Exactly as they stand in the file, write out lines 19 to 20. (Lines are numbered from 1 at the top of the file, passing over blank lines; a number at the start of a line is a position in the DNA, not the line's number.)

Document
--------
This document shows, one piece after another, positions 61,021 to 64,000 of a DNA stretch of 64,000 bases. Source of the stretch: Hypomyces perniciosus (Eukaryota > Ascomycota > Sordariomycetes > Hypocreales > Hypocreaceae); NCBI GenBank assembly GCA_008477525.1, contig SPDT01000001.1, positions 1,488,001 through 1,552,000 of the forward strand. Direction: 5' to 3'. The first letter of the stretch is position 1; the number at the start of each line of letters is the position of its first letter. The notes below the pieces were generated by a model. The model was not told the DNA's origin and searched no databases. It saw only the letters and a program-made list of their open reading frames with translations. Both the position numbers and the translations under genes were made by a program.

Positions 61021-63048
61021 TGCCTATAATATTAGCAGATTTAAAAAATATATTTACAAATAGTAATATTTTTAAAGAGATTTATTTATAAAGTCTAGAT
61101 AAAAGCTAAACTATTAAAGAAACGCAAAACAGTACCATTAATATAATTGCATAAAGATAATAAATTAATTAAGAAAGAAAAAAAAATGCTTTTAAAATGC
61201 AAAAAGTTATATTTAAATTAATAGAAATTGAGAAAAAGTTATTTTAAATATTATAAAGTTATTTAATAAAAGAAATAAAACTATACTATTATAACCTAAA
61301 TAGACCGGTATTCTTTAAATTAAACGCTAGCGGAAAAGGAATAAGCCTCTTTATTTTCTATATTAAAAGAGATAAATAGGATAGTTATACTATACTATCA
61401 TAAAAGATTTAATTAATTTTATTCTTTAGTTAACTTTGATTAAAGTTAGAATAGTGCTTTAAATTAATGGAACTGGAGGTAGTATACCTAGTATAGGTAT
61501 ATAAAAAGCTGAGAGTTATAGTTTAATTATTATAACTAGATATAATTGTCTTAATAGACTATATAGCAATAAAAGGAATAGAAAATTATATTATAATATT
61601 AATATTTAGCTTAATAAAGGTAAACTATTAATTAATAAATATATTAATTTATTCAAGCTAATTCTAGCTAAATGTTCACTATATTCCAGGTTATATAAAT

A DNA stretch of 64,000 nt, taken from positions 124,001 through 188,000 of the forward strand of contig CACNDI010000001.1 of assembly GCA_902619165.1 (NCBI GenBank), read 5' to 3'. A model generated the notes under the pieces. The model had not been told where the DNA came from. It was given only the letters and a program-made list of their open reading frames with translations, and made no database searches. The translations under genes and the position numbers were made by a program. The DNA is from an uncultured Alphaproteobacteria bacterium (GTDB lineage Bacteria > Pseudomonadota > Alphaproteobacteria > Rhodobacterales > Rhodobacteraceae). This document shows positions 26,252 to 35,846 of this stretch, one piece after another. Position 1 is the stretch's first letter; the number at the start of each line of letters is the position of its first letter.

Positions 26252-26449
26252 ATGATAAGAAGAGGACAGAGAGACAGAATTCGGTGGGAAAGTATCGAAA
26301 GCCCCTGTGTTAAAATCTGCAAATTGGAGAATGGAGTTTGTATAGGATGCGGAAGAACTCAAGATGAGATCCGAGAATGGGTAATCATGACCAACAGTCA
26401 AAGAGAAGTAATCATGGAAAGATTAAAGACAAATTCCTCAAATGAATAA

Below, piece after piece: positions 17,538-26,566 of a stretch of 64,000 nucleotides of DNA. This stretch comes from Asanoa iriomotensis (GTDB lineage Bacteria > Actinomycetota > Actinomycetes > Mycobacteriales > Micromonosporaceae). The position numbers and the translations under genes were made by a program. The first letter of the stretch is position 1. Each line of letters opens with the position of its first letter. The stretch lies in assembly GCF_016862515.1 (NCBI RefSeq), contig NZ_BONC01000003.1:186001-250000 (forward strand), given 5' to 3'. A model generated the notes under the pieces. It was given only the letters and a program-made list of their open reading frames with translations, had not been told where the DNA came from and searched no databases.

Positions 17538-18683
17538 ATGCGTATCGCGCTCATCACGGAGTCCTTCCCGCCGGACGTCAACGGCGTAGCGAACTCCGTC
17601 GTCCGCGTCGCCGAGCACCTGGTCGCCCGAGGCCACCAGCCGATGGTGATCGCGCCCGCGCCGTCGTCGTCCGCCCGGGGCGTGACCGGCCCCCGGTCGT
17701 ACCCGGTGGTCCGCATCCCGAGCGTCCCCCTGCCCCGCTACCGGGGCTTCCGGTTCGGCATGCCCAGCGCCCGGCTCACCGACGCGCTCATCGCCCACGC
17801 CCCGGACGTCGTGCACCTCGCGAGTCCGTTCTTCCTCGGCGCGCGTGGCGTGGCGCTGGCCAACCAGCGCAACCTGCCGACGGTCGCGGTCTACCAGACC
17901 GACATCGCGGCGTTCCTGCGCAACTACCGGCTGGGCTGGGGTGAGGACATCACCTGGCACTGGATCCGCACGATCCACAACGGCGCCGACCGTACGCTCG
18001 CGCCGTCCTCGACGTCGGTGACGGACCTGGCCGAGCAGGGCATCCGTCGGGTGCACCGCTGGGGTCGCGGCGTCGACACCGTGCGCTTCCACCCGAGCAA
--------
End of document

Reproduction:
17701 ACCCGGTGGTCCGCATCCCGAGCGTCCCCCTGCCCCGCTACCGGGGCTTCCGGTTCGGCATGCCCAGCGCCCGGCTCACCGACGCGCTCATCGCCCACGC
17801 CCCGGACGTCGTGCACCTCGCGAGTCCGTTCTTCCTCGGCGCGCGTGGCGTGGCGCTGGCCAACCAGCGCAACCTGCCGACGGTCGCGGTCTACCAGACC